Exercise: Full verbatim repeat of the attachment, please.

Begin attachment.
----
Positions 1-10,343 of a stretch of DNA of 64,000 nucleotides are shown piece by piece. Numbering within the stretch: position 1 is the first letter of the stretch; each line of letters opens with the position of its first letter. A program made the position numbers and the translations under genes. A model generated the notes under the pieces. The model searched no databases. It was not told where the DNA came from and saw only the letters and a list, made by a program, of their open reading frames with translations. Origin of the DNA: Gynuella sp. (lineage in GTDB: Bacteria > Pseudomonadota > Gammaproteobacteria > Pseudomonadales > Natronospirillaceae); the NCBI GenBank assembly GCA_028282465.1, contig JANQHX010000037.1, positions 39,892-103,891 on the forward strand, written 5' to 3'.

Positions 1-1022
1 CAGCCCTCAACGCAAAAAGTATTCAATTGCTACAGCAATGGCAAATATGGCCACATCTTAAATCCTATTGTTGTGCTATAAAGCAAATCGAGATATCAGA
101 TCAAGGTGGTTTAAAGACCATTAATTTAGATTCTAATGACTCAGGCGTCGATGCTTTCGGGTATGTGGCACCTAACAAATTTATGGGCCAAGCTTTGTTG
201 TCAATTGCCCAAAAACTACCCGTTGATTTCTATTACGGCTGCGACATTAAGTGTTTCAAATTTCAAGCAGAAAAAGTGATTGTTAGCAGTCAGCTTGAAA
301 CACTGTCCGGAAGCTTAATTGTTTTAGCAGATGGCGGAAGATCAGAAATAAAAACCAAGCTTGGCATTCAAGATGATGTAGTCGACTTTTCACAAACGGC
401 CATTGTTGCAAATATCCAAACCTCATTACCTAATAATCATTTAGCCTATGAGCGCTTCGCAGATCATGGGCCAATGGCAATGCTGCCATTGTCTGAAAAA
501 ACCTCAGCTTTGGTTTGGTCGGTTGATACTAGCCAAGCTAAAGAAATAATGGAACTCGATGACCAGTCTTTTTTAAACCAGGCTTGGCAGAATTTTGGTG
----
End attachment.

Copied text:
Positions 1-10,343 of a stretch of DNA of 64,000 nucleotides are shown piece by piece. Numbering within the stretch: position 1 is the first letter of the stretch; each line of letters opens with the position of its first letter. A program made the position numbers and the translations under genes. A model generated the notes under the pieces. The model searched no databases. It was not told where the DNA came from and saw only the letters and a list, made by a program, of their open reading frames with translations. Origin of the DNA: Gynuella sp. (lineage in GTDB: Bacteria > Pseudomonadota > Gammaproteobacteria > Pseudomonadales > Natronospirillaceae); the NCBI GenBank assembly GCA_028282465.1, contig JANQHX010000037.1, positions 39,892-103,891 on the forward strand, written 5' to 3'.

Positions 1-1022
1 CAGCCCTCAACGCAAAAAGTATTCAATTGCTACAGCAATGGCAAATATGGCCACATCTTAAATCCTATTGTTGTGCTATAAAGCAAATCGAGATATCAGA
101 TCAAGGTGGTTTAAAGACCATTAATTTAGATTCTAATGACTCAGGCGTCGATGCTTTCGGGTATGTGGCACCTAACAAATTTATGGGCCAAGCTTTGTTG
201 TCAATTGCCCAAAAACTACCCGTTGATTTCTATTACGGCTGCGACATTAAGTGTTTCAAATTTCAAGCAGAAAAAGTGATTGTTAGCAGTCAGCTTGAAA
301 CACTGTCCGGAAGCTTAATTGTTTTAGCAGATGGCGGAAGATCAGAAATAAAAACCAAGCTTGGCATTCAAGATGATGTAGTCGACTTTTCACAAACGGC
401 CATTGTTGCAAATATCCAAACCTCATTACCTAATAATCATTTAGCCTATGAGCGCTTCGCAGATCATGGGCCAATGGCAATGCTGCCATTGTCTGAAAAA
501 ACCTCAGCTTTGGTTTGGTCGGTTGATACTAGCCAAGCTAAAGAAATAATGGAACTCGATGACCAGTCTTTTTTAAACCAGGCTTGGCAGAATTTTGGTG